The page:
What does he do for an encore? He has set his sights on the 1,000-yard milestone.

“It’s going to look a lot better than last year,” Pierce said. “Definitely cap 1,000 yards. That’s a goal I have for myself. That’s what I expect from me, so I definitely want to cap 1,000. ‘Slow’ [Slowik] expects that. Everybody around me expects that and I’m going to try everything in my power to get that.”

And McCaffrey, playing in a system he “exemplifies,” in Pierce’s opinion, piled up 746 rushing yards and six touchdowns in 11 games after being acquired in a trade from the Carolina Panthers. He also caught 52 passes for 464 yards and four touchdowns on 65 targets.

Perhaps Slowik’s offense is tailored just as perfectly for Pierce’s skills, which go beyond human battering ram and also qualify him as a home run threat with the speed to take it the distance.

“I’d still say it’s running back friendly,” Pierce said. “That’s one thing that excites me. We run the ball. I love that. I like the dynamic that coach Slo brings. He likes to attack the defense in every way possible.

“If he sees a weakness, he’s going to pull that thread until the whole ball of yarn comes loose. He’s going to pick at the defense, he’s going to put the defense in positions where they have to think, and not where they can react. .. I love my fit in this offense. Like a jig-saw puzzle.”

Pierce emerged as the Texans’ most dangerous offensive player last season and should be the centerpiece of the the offense again. The architect of the 49ers’ top-ranked defense last season, new coach DeMeco Ryans is expected to emphasize a strong running game on offense to establish an aggressive, productive style.

Pierce embodies the kind of physical, tough approach that new coach DeMeco Ryans is looking for on both sides of the football.

Ryans loves Pierce’s work ethic and passion for football.

“Yeah, Dameon has been having a really great offseason,” Ryans said. “He looks great, in shape, and every time he touches the ball, you see the speed, you see the physicality. I know we don’t have pads on, but you can see the mindset that Dameon runs with, and I love that mindset. That’s what we’re going to need, and I’m encouraged to see his progress. He’s doing an excellent job, and I think I love Dameon just because his personality is great.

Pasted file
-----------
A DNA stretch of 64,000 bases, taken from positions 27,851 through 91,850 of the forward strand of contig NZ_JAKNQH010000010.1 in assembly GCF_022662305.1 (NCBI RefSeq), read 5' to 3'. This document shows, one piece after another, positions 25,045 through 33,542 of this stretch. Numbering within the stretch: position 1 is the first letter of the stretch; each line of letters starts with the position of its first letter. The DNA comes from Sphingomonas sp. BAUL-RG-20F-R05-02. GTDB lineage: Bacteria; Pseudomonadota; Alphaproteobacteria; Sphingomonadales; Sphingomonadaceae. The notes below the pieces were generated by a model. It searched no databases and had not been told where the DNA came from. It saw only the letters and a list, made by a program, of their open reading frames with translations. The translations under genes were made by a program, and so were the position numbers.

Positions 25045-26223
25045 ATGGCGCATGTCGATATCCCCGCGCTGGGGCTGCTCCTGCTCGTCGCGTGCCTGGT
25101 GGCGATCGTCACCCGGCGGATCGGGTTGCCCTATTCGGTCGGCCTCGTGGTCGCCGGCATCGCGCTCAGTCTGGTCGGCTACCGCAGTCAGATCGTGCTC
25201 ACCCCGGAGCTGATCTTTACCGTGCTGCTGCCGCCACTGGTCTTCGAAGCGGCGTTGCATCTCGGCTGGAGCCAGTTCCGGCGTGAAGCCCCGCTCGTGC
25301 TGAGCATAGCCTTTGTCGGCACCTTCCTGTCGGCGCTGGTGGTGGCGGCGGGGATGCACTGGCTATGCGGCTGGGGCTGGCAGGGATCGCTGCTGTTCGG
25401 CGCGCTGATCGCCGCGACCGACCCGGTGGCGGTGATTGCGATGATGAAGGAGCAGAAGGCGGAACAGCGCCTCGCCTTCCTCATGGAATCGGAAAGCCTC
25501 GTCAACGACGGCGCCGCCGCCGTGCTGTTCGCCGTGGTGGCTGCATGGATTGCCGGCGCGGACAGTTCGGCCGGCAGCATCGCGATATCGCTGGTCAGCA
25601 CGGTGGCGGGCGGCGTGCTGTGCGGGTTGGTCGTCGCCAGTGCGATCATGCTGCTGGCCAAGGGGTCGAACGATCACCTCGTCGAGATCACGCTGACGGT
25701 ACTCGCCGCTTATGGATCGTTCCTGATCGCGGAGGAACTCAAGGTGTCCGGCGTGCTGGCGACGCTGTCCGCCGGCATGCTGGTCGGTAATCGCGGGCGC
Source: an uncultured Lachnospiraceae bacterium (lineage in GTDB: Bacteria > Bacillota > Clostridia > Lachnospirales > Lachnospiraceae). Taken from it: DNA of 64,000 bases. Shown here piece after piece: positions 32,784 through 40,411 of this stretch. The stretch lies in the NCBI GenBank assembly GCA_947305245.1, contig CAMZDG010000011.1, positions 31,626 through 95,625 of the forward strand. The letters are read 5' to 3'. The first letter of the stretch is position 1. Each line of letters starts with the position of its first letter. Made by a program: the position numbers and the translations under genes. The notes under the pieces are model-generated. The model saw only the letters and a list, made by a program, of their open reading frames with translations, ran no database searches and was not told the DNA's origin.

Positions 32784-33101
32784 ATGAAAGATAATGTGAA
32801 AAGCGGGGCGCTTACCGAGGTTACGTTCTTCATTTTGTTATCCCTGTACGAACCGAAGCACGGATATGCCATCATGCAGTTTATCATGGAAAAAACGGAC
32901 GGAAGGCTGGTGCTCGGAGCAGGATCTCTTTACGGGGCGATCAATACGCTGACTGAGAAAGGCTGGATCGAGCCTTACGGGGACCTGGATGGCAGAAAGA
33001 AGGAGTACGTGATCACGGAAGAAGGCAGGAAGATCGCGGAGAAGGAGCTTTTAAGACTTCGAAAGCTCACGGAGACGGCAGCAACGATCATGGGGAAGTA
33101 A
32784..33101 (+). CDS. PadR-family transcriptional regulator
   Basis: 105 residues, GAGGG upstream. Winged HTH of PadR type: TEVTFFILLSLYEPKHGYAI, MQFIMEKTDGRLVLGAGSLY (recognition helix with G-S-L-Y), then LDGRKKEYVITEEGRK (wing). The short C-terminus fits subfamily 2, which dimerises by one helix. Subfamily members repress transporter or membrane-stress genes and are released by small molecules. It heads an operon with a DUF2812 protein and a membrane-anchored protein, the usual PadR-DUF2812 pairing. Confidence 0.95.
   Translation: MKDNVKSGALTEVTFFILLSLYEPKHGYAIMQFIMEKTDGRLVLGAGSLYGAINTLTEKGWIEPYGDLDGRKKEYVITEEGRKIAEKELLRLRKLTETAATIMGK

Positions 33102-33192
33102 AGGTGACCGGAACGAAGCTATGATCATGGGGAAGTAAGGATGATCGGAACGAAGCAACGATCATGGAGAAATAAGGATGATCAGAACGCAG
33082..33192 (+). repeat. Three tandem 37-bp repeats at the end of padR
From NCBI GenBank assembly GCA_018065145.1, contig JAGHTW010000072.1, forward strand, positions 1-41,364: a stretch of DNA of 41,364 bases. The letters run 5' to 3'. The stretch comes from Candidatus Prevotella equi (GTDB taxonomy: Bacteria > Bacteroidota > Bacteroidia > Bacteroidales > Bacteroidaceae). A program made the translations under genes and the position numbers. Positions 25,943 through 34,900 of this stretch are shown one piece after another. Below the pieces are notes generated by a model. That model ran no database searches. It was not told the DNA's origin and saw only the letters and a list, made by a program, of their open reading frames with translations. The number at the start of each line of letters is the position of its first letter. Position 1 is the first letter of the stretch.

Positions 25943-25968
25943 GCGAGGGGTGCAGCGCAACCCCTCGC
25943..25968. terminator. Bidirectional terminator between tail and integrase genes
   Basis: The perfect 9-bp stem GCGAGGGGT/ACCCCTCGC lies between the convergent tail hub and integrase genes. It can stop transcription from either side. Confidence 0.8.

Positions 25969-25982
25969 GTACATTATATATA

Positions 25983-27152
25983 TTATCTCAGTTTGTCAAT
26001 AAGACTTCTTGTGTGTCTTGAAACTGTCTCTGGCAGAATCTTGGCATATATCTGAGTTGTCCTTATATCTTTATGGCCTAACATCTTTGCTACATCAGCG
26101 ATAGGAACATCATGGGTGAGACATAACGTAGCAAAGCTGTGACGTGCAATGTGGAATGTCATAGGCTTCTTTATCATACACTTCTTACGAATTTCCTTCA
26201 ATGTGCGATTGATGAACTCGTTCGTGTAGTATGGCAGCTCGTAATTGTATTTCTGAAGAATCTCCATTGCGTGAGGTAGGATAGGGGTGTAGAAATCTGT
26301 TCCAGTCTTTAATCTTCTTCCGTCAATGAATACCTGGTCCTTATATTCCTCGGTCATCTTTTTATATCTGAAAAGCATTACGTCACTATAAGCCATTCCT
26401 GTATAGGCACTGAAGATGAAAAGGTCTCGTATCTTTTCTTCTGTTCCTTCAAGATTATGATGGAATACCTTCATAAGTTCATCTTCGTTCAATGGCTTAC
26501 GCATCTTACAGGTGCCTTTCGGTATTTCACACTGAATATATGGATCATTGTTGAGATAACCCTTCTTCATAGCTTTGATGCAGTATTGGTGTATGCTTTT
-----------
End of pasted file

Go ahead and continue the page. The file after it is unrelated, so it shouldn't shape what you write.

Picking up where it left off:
“He brings a lot of energy each and every day, always has a smile on his face, always excited, and always enthusiastic about practice, so he has that contagious energy that I love to be around. For us to be a good offense, we have to have Dameon at his A-game, and for Dameon to have his A-game, our offensive line has to be on their game, so it’s all a matter of guys working in sync, working in conjunction.”

Pierce is ultra-focused, dialed in on improvement.

The depressed running back market, even for elite backs like the New York Giants’ Saquon Barkley, the Indianapolis Colts’ Jonathan Taylor and the Las Vegas Raiders’ Josh Jacobs, that’s not what Pierce is thinking about. He’s also not eligible for an extension until after his third NFL season.

“I feel like when it’s my time, I feel like a lot of that is dependent on the guy,” Pierce said. “A lot of guys are starting to base that off of what they do on the field. It’s more than that when it comes to the owner looking at this guy, like, ‘How did this guy impact our organization, how does this guy impact our locker room?’ The player on the field is obvious, but like I said, I just try to focus on being the best me. I come in here every day and try to uplift everybody. And in the future, my contract will reflect what I’ve done for this team and what I mean to this team.”

After being drafted in the fourth round, Pierce signed a four-year, $4.5 million contract. His agent, Elton Patterson, negotiated $25,000 more at his slot than the precedent that was in place. That personal example is encouraging to Pierce.